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Kotchman's Dad Is Tuned In to His Life

April 04, 2006|Tim Brown

SEATTLE — A few hours before Casey Kotchman's first at-bat Monday afternoon, his father, Tom, was driving in the Florida Panhandle.

"The Redneck Riviera," Tom shouted wryly over a ballgame on the radio and the roar of the passing trucks.

Besides managing the Angels' short-season rookie team in Orem, Utah, from June to September, the elder Kotchman works Florida as an area scout. And that's a lot of blue highways.

He has heard plenty of Casey's at-bats on XM Radio along those same roads, while out looking for a big, strong prospect who might hit for power, respect the strike zone and field his position.

A player like, well, his own kid.

Casey had seen 85 big-league games over the last two seasons, but never an opening day. He'd felt the weight of a first call-up, Mothers' Day two years ago, and that of last season's pennant race and postseason, but never the march of 162 games.

Now he's got a job, an organization behind him, a Gold Glove first baseman in center field to clear his way.

All of which, from Casey, brought a subtle shrug. He's not big on small talk.

"Being here from the start is just a chance to help these guys out," he said in a room that leans toward Vladimir Guerrero and the pitching staff. "I'll be looking forward to having the opportunity to do that."

Tom has been in the ballpark for some of Casey's 242 at-bats, but in the car for a lot more of them.

"Sometimes it's hard to concentrate," he said. "I'm oblivious to the cars in front of me. I hope I don't run into anybody."

About the time Tom was looking for a sports bar that had cable television and a shift manager with an affinity for the Angels or Mariners, Casey was lining a fourth-inning single into Safeco Field's center field, driving in the Angels' third run.

When Casey was working a nine-pitch walk to lead off the ninth inning, which started a two-run rally and beat the Mariners, 5-4, Tom was on the side of the road, pouring coolant into the steaming radiator of his 1998 van, 215,000 miles into its life-span. But, Tom got that on the radio, about two hours from home, the van up and running again, just one of those days whose soundtrack was another very capable plate appearance.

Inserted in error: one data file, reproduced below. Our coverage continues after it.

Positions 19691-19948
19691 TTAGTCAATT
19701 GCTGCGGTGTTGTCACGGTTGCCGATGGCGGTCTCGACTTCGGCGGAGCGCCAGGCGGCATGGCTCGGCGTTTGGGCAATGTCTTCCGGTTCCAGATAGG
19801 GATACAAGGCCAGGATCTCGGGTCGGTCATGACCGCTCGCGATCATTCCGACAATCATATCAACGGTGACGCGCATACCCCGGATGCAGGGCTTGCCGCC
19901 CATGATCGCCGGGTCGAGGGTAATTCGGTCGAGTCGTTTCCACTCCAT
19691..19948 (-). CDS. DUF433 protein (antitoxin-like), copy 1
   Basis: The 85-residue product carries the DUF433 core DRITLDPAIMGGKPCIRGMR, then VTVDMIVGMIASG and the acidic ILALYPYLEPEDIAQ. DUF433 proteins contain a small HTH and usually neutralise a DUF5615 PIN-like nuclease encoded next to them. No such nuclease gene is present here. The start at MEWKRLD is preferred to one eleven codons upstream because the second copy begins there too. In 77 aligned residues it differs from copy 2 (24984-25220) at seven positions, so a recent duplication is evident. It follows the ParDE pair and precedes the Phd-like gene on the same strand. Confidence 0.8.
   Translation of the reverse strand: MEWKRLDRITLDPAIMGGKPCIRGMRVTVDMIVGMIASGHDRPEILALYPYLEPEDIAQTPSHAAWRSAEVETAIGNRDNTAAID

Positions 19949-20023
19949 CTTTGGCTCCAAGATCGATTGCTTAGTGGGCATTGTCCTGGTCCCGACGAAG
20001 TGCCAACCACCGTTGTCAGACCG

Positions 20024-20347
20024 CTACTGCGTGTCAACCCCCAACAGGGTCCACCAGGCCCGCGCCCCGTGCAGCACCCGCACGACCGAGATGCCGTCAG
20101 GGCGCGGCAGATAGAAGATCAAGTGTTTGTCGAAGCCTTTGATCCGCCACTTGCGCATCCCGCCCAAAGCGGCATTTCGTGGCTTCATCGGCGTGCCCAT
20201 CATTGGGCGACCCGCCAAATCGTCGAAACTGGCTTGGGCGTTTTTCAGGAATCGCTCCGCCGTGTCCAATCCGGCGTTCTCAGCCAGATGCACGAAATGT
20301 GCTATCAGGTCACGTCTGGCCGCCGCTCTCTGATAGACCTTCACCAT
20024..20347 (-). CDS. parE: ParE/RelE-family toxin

"That he can do," Tom said.

Along the way in a professional baseball career that began in 1977, Tom worked two seasons with the Detroit Tigers and three with the Boston Red Sox before becoming an Angel lifer. He has managed 27 years in the minor leagues, the 28th on the way, and in that time met and became familiar with the likes of Ted Williams, Rod Carew and Rick Down.

"When you get to be around hitting instructors like that, or guys who were great hitters, you pick things up," he said.

When Casey was 15, Tom sent Carew a tape of his kid.

"That," Carew told Tom, "is a good swing."

So, they stayed after it, sometimes together and sometimes not, Tom spending his summers in Boise, Provo or Orem, Casey, the Angels' first pick in the 2001 draft, toiling in such places as Cedar Rapids, Iowa, Little Rock, Ark., and Salt Lake City.

They once had seven games together in Provo; Casey had 11 hits in 22 at-bats.

Casey's mother, Susan, is an elementary school principal in Florida. His sister, Christal, is a freshman at Chipola Junior College in Marianna, Fla., where she's a freshman shortstop for a softball team that has won 40 of 46 games.

"It's a neat feeling that your kid's a major-leaguer," Tom said. "Mom did a great job raising both of the kids. When baseball's done, they're going to be good people. They understand at some point the cheering is going to stop."

Tom and Casey talk almost every day, still. Tom's text message to Casey on Monday morning read, "Good luck. Go get 'em."

And so Casey did. Batting seventh, behind Darin Erstad and before Jose Molina, he singled home Erstad against left-hander Jamie Moyer.

Then he worked back from a 1-and-2 count against another left-hander, George Sherrill, to give the Angels their pivotal baserunner in what was a 3-3 game.

"I was just trying to see baseball," Casey said.

A few inches off the plate, he let it go. His on-base percentage in 47 big-league games last season was .352. In 94 triple-A games, it was .372. An Angel, imagine that, who will take a walk.

The Angels hope Kotchman will someday soon become the middle-of-the-order bat to go alongside Guerrero's, perhaps replacing Garret Anderson, who has become injury prone and Monday was hitless in five at-bats. Juan Rivera hit behind Guerrero and had a single in four at-bats.

"He's important for us this year," hitting coach Mickey Hatcher said. "Adding another big bat is going to be a huge factor."

It might as well be Kotchman's.

"That's not even in my head," he said. "I'm just privileged to be here in this clubhouse, in this lineup. I'll go from there."

At about the same time, Tom was feeling content driving the last few miles through the darkness, and the van was happy on its fresh coolant.

"An hour from home," he reported. "It's a good day."

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